The undeniable fact is that the Taliban are in control of Afghanistan. However, the international community still deals with the country like a pariah state, adding to the vows of ordinary Afghans suffering from acute poverty. The US withdrew from the country under an agreement with the Taliban on the condition that the latter would reduce violence, start intra-Afghan negotiations and guarantee that Afghanistan would not again become a refuge for terrorists. Surprisingly, the Taliban captured Kabul without firing a single bullet. The intra-Afghan negotiations became meaningless when the Ashraf Ghani government fizzled out without offering resistance to the religious militia. This leaves the Taliban with only one condition to fulfil – they will not allow Afghanistan to become a refuge for terrorists.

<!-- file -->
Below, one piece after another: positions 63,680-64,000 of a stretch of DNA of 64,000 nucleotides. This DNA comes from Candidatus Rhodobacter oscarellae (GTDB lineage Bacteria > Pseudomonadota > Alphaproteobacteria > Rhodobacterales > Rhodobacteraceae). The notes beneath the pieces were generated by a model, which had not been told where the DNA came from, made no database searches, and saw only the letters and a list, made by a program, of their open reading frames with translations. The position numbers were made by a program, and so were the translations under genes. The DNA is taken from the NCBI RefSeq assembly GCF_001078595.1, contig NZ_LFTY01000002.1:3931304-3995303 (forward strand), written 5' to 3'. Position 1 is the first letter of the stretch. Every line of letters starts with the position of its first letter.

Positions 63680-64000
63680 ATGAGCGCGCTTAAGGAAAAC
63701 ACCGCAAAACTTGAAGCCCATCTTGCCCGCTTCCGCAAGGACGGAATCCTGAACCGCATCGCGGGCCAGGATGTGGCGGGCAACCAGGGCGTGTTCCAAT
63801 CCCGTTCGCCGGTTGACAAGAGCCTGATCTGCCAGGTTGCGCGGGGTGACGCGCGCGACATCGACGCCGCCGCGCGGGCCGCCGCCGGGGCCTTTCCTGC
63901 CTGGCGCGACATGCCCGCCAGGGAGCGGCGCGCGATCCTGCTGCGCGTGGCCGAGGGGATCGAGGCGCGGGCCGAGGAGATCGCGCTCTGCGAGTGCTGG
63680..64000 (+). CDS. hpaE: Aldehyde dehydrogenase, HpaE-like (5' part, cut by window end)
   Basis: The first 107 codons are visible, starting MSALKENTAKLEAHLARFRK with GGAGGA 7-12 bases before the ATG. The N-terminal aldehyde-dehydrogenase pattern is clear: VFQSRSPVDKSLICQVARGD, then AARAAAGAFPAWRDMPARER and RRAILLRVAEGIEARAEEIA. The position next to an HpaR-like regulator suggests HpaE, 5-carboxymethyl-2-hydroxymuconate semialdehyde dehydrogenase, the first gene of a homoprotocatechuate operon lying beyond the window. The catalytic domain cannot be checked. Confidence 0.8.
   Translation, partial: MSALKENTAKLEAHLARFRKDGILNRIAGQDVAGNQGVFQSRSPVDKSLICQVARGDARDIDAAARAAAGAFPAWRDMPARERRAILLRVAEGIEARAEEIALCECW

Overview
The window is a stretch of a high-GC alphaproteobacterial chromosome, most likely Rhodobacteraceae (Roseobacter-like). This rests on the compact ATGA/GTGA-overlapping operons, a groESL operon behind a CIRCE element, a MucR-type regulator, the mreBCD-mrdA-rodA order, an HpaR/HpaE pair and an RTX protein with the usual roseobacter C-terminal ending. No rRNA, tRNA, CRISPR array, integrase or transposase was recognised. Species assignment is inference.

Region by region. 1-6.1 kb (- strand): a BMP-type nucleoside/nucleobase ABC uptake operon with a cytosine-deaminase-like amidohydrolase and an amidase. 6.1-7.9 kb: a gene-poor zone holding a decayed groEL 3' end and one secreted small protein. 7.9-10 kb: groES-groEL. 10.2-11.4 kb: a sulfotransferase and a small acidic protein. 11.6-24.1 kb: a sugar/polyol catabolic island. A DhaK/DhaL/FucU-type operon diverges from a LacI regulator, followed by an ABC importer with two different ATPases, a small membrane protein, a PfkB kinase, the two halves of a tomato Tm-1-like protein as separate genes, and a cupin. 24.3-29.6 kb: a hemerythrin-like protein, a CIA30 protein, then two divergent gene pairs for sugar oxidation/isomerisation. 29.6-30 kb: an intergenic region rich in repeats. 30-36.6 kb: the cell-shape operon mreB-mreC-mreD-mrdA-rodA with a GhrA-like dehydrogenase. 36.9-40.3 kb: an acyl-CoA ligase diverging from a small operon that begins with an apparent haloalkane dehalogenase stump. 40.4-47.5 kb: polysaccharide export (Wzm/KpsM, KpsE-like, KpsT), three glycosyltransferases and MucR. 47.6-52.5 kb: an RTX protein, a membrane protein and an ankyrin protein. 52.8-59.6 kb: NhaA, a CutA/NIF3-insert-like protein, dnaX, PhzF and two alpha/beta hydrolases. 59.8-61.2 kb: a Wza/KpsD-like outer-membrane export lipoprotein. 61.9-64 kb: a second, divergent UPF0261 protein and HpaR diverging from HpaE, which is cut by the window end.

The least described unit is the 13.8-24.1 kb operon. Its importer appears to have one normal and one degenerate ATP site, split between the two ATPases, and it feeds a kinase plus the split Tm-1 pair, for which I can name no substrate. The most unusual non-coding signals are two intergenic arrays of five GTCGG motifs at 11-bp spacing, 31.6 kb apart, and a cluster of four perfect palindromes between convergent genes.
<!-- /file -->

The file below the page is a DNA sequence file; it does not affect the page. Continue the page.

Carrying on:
Does the question arise how much the Taliban have been adhering to the condition that Afghanistan would not offer sanctuaries to terrorists? Over a dozen transnational militant and terrorist groups are now present in Afghanistan, several under the auspices of the Taliban. Given the killing of Al-Qaeda chief Ayman Al-Zawahiri in the posh locality of Kabul by an American drone, and the existence of East Turkestan Islamic Movement (ETIM) terrorists from the Xingjiang province of China, Islamic Movement of Uzbekistan (IMU) from Uzbekistan and Tehreek-i-Taliban Pakistan (TTP) from Pakistan, the Taliban have failed to honour their promises or failed to prove their credentials as an effective force against terrorist groups posing a threat to other countries. In fact, the Islamic State of Khorasan (IS-K) has emerged as a veritable threat to the Taliban and the neighbouring countries.